In contemporary Britain, we now have a total of 8 parties with representation in Westminster, as such the televised debates being discussed right now with all of those potentially participating are nothing short of a façade. Whilst 3 of those are strictly regional (SNP in Scotland, Plaid Cymru in Wales and DUP in Northern Ireland) they are by no means disinterested in affairs in Westminster. Furthermore, we still have the scenario that the remaining 5 have differing levels of claim to be kingmakers; yet a claim nonetheless. That said, the public perception of coalition since 2010 along with the evidence present from key personnel has considerably altered the mood towards a minority government; still a scenario where the smaller parties will obviously have a significant say in the direction taken.
Another key issue with First Past The Post is that it has definitely forced the two biggest parties to abandon their original philosophies and grounding on the political spectrum, in order to gain the centre ground necessary for an outright majority. The best example of this was Tony Blair’s ‘New Labour’, which bounced back from perennial losers under Neil Kinnock and beyond, to gain an unprecedented 418 Parliamentary seats out of a then 659. In doing so Blair is viewed by many as ultimately having betrayed and dismissed the true left-wing, Labour ethos that John Brown would have theoretically continued. In doing so, he also significantly contributed to the ever enduring voter perception of “they’re all the same”, whether it is policy based or indeed other factors such as background; something insurgent parties are only too happy to exploit.
The elimination of FPTP and subsequent replacement would enable both Labour and the Conservatives, along with the other parties to come out and truly pledge their real policies and ideas to the electorate, as opposed to pandering to the majority and in the end ending up all very similar with very few notable differences in truly key policy areas. It is therefore in a twisted and counter-productive way of viewing the matter that whilst FPTP keeps the two biggest parties as they are and therefore the status quo, that they also hinder themselves in gaining an outright majority – whether it is UKIP with outright EU withdrawal or the Greens with their energy policy, it is human nature that an argument against the status quo is one that captures the imagination, and crucially so for the insurgent parties. This will in the end only lead to the haemorrhage of disillusioned votes elsewhere, and not a single recent poll has pointed to an outright majority for either Labour or the Tories – it is time they accepted their unquestioned dominance is at an end, and steps are taken to introduce a far more reflective method of British democracy.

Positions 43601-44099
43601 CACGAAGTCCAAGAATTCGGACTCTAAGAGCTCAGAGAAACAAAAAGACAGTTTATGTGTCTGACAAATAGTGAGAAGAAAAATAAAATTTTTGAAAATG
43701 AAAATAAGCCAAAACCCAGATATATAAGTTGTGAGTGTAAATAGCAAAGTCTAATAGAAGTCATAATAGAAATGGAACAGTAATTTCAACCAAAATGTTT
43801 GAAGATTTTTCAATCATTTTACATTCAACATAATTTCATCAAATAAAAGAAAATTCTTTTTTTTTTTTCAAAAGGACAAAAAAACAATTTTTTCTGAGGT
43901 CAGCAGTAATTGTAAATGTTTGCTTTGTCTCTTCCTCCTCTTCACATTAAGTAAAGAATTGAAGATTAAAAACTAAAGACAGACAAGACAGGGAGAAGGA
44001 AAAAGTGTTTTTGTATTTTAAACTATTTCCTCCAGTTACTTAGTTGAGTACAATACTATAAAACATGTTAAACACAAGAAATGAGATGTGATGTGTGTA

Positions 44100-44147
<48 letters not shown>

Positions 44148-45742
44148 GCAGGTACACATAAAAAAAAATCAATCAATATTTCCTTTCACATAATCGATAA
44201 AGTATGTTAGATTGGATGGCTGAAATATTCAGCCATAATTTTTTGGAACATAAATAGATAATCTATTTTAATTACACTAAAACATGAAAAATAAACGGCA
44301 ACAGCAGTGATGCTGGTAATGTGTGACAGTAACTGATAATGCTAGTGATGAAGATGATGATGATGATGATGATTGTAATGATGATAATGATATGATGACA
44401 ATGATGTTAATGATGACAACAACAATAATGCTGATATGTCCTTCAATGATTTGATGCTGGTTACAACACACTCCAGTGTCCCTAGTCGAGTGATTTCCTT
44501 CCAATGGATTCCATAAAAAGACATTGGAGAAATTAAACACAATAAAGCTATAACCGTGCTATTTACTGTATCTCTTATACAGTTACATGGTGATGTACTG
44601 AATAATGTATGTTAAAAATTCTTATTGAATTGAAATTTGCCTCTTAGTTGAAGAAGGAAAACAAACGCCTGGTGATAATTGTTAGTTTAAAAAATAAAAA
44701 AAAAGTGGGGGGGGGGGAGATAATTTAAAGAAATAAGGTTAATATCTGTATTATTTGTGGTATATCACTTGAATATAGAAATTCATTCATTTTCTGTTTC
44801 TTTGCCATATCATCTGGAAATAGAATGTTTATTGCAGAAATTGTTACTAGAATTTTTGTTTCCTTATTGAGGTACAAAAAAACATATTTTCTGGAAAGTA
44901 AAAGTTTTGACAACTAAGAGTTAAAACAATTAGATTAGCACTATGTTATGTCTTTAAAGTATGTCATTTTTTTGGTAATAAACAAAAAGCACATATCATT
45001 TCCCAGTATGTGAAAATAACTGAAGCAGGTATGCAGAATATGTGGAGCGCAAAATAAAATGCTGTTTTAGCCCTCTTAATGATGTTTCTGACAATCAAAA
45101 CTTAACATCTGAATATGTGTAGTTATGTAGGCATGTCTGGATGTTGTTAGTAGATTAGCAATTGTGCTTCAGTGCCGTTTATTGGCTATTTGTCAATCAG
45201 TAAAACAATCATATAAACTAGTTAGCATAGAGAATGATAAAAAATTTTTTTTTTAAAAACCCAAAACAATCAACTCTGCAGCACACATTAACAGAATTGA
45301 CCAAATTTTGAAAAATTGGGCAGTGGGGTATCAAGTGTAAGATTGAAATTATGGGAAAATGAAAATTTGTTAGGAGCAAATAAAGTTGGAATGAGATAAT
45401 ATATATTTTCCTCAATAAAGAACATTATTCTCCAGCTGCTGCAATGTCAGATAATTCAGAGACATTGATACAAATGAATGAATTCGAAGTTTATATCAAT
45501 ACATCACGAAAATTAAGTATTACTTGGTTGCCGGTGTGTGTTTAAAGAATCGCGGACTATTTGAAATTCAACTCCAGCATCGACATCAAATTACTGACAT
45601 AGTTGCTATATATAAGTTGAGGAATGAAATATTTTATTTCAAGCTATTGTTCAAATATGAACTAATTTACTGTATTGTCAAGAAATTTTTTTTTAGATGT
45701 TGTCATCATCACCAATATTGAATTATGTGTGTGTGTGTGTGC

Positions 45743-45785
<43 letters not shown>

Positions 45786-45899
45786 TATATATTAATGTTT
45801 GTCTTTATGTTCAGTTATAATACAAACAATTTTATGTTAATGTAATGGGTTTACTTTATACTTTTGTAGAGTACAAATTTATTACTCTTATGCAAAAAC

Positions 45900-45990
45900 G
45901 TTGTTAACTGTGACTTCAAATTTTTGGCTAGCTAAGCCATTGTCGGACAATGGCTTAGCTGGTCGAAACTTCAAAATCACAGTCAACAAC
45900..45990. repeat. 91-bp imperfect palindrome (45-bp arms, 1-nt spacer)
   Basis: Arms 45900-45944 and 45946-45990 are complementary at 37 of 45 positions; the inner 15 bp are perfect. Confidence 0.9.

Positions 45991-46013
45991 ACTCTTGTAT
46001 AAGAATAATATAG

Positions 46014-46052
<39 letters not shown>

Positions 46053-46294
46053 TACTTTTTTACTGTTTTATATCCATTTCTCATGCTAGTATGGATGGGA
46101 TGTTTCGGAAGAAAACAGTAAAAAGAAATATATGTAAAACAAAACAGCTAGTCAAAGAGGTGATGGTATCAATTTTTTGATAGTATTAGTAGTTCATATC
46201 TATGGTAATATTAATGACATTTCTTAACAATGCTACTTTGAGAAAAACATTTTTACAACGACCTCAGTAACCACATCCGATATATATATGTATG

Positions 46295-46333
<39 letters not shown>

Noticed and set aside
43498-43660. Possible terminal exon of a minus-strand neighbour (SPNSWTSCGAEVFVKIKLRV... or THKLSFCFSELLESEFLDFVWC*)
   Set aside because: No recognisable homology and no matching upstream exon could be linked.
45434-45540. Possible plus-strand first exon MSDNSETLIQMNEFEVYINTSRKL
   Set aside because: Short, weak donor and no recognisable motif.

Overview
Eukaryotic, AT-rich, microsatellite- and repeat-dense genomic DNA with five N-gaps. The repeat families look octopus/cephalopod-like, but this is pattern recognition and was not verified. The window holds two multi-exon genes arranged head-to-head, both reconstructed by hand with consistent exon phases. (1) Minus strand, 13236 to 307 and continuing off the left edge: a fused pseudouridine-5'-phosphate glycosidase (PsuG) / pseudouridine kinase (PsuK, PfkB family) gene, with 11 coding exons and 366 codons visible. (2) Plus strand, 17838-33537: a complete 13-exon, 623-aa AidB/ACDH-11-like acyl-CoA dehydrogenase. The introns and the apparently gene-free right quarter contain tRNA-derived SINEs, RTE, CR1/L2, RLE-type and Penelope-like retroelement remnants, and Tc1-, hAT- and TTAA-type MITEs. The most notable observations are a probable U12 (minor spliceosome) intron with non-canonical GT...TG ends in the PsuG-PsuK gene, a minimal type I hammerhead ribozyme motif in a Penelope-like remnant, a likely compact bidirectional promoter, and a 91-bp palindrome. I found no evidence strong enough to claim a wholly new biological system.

By Nicholas Godleman, Junior Writer for Daily Political View.